Generative AI and the Future of Business

The Significance of Domain Models for Enterprises

A significant breakthrough in generative AI came with the development of transformer models—neural networks that can learn the context of sequential data—to rapidly create high quality, comprehensive responses to user queries. Transformer models were first described in an important Google research paper in 2017 called “Attention Is All You Need,” and they have been advancing ever since.

The capabilities of generative AI have both amazed and scared the public, some of which detracts from the opportunity for businesses with generative AI. Because the current versions of popular generative AI models, such as Chat GPT and Google Bard, have been trained on a wide body of publicly available data, they lack the nuances required for specific domains, which is where domain models come in.

For a manufacturer or health care service to take advantage of generative AI, they need a system that generates content—reports, analysis, etc. — based on data relevant to their domains, including such data sets as terms specific to a company. Most of an enterprise’s specific data is proprietary, sensitive, and sits behind a firewall. As such, applying generative AI to the enterprise requires domain models.

Domain models combine the fluency and comprehensibility of emerging transformers with the domain-specific data and knowledge of an enterprise. With access to the corpus of data, best practices, and policies specific to an enterprise, generative AI models can, for example, answer inventory-related search queries for supply chain analysts, create brand-compliant graphics for marketing managers, and identify potential compliance exceptions in new contracts.

Domain models will generate the greatest value for enterprises by finding contextually relevant and policy-compliant responses to user queries. Sophisticated domain models have the greatest value potential for enterprises by not just tapping into existing enterprise data, but by calculating metrics and analyzing that data to produce value-added content for enterprise users.

Supply chain executives trying to identify how well their company is fulfilling customer orders will be less interested in looking at each order’s fulfillment history. Rather, they’d want to see On-Time-In-Full (OTIF) history by product line, customer, or region. The ability of domain models not just to find and regurgitate data, but to combine data and create business-relevant metrics analysis that are predictive in nature is where generative AI models can become invaluable to enterprise users.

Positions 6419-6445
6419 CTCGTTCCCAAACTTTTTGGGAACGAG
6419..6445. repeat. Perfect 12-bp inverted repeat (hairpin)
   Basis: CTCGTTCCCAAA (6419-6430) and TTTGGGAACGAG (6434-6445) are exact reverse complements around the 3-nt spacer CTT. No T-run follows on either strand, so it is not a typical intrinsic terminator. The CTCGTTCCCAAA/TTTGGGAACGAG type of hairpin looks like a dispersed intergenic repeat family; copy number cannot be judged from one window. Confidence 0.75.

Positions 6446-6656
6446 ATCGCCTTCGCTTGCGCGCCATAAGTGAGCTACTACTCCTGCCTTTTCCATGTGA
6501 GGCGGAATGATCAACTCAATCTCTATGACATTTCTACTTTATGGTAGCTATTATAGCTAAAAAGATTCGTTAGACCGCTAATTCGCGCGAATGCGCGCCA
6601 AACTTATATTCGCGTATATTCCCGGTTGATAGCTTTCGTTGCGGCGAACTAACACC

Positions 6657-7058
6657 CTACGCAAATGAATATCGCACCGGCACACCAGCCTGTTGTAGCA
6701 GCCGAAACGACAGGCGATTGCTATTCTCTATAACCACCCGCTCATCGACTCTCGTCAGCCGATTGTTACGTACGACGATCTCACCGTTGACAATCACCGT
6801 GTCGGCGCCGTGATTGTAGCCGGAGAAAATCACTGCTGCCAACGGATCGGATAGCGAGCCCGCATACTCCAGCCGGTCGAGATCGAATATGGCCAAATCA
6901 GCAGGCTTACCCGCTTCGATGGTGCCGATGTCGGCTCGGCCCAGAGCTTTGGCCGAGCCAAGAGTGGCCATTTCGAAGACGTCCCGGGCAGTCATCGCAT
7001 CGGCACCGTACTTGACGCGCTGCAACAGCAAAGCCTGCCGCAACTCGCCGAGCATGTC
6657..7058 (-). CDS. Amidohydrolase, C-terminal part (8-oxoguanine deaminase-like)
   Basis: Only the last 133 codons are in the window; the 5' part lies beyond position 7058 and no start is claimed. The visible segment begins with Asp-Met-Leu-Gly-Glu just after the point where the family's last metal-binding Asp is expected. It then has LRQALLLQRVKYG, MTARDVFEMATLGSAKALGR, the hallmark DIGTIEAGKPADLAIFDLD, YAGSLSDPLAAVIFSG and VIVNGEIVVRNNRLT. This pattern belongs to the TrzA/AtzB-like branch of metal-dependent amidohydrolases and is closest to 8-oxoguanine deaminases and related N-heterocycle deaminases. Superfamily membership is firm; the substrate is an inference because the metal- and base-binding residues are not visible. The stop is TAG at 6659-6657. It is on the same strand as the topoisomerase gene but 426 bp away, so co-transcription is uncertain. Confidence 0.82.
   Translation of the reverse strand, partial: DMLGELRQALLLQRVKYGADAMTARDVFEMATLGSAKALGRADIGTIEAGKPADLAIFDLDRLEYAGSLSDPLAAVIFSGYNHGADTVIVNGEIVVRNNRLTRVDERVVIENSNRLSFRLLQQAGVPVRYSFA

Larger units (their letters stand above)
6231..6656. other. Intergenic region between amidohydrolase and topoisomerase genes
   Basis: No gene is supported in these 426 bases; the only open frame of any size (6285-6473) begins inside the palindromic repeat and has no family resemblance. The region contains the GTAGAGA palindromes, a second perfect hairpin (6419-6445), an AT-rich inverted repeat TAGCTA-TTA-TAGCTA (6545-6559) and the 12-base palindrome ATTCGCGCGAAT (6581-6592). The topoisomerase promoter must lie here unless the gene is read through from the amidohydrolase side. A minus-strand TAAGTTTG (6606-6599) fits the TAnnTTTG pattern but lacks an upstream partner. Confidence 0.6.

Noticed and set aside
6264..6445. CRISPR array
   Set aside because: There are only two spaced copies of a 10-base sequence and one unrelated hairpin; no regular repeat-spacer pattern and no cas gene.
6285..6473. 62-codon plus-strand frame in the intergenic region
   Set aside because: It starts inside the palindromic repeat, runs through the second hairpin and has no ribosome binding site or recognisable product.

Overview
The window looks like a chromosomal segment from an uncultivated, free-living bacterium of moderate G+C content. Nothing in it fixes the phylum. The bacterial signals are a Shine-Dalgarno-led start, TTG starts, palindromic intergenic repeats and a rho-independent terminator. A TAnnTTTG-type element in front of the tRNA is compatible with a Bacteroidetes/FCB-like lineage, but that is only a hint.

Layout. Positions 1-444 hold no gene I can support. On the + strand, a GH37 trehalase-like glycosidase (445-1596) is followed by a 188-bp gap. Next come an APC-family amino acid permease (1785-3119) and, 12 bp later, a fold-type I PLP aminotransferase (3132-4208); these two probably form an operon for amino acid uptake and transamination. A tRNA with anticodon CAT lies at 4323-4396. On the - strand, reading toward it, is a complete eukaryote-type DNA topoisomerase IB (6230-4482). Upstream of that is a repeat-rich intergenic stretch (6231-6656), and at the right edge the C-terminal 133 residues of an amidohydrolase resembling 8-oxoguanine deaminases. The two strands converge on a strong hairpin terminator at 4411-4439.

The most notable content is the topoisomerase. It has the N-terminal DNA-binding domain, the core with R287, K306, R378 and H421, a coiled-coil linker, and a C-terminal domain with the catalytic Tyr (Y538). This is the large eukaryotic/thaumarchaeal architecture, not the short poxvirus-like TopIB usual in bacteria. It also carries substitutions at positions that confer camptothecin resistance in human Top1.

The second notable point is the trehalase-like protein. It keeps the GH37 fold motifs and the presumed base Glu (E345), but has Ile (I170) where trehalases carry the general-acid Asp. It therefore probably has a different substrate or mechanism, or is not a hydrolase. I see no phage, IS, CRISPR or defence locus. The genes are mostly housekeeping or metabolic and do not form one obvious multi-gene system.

Domain models also build upon existing analytical frameworks and business logic to find correlations between data, identifying cause-and-effect and generating analytic-backed insights. In the above example of a supply chain executive investigating service levels, domain models will not just produce an OTIF report, but also an analysis of potential drivers of poor OTIF, caused perhaps by a specific transportation provider or linked to the timing of orders relative to the planning cycle of the company.

Domain models will be able to support enterprise users not just in analyzing the past but in taking proactive actions by using predictive insights. The supply chain executive in the above scenario will be supported by their domain generative model by identifying the future orders with the highest risk of delays along with explanations of the drivers of each order’s risks.

Enterprises leveraging domain generative models will capture outsized value not just by effortlessly generating insights for their users, but by also giving them the ability to act on those insights. By integrating generative AI capabilities with personal productivity tools and enterprise applications, companies will give their users the ability to:

  • Take personal actions such as generating reports or setting alerts
  • Initiate collaborative actions by kicking off a new project or create the agenda of a group meeting
  • Kickoff workflows in enterprise applications such as accelerating supply orders, creating support tickets, or generating a customer discount.

Let’s get back to our supply chain executive investigating customer delivery fulfillment. Using domain generative models, the executive can identify past track records and risks to future deliveries, as well as making changes to production schedules and transportation arrangements to expedite critical orders at risk of delay.


Key Considerations for Adopting Generative AI in the Enterprise